Israel, which has threatened military action if Iran's nuclear program is not stopped, has been increasingly critical of the Vienna deal for the very reasons that Tehran welcomes it. "[The agreement] means that [the U.S., Russia and France] recognize that Iran is enriching uranium and that helps [Iran] with their argument that they are enriching uranium for peaceful purposes," Defense Minister Ehud Barak said on Thursday. "It is important to insist on an end to enrichment in Iran."
Partly because of the discrepancy between their ultimate intentions, Iran doesn't trust some of its negotiating partners particularly France, which has adopted the most hawkish position among the Western powers against any Iranian enrichment. In other words, the very thing that Western powers like about the proposal that it separates Iran from its uranium stockpile is precisely what the Iranians fear as a prelude to moves to end all of its enrichment.
It's not hard to see how the competing underlying objectives influence both sides' approach to the deal. Having tried unsuccessfully to sideline France from the deal, Iranian officials have talked of possibly extending the range of suppliers of enriched uranium to include China which is fast emerging as Iran's most significant economic partner and is not aligned with the more dire Western reading of Iran's intentions. And Iran will likely insist that it send its uranium to Russia in smaller installments and over a longer time frame, to test the bona fides of its partners without surrendering most of its stockpile at the get-go. But the French and other Europeans warn that such adjustments would be a deal breaker precisely because their prime objective is to remove Iran's stockpile.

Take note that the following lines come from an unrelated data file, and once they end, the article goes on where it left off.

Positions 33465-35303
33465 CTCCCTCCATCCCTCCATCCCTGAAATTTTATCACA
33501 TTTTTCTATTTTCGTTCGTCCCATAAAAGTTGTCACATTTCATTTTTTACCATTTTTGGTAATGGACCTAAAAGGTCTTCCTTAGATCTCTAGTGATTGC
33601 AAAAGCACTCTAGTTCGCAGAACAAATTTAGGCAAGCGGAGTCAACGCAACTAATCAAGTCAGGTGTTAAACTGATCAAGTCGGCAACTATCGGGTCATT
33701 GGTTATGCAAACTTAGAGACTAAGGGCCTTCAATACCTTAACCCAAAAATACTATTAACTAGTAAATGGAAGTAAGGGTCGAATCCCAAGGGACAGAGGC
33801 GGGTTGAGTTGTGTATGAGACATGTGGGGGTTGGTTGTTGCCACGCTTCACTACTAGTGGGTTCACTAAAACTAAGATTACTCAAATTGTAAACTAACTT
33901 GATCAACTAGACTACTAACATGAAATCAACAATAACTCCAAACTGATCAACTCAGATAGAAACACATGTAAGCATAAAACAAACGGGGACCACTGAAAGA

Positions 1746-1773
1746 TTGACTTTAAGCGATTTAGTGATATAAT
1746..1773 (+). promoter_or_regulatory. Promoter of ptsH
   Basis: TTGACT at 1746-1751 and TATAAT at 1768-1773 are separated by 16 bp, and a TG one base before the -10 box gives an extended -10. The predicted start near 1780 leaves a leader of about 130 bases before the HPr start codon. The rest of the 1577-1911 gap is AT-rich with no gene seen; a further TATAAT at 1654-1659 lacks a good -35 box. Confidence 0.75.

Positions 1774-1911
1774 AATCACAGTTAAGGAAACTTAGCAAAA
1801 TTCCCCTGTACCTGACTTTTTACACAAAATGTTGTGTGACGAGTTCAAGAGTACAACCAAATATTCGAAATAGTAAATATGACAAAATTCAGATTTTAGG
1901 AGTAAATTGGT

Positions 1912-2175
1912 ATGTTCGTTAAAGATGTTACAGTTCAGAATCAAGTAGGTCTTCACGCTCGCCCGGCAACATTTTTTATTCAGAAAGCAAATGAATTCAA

Tehran's goal is to develop the full nuclear-energy fuel cycle, which includes enriching uranium. While legitimate under the NPT as long as it is subject to IAEA monitoring, such a program would nonetheless give Iran the capacity to move relatively quickly to build a bomb, which is why Western leaders have argued that Iran can't be trusted to maintain an enrichment capability even as part of its nuclear-energy program.
Given the two sides' sharply different ideas on the end point of their mutual journey, it's not easy to agree even on substantial "confidence building" measures. Iran appears to be open to greater safeguards and oversight of its ongoing nuclear work, like opening its hitherto secret enrichment facility under construction at Qum to inspection for the first time on Oct. 25. But at the same time, it is expected to push back against some provisions of the Vienna deal.
While the Western powers are likely to blanche at making any changes, Tehran may be more focused on how its response is received by China and Russia. After all, the threat of sanctions that hangs over Iran for non-compliance is considerably diminished without their support. And while Moscow and Beijing may support efforts to press Tehran for greater transparency on its nuclear intentions (and while they have backed the Vienna deal), they don't share the Western powers' assessment that Iran's enriched-uranium stockpile represents an imminent bomb threat. That's why an even more challenging response for the U.S. and its allies than a simple "No" is an ambiguous "Yes, but ..."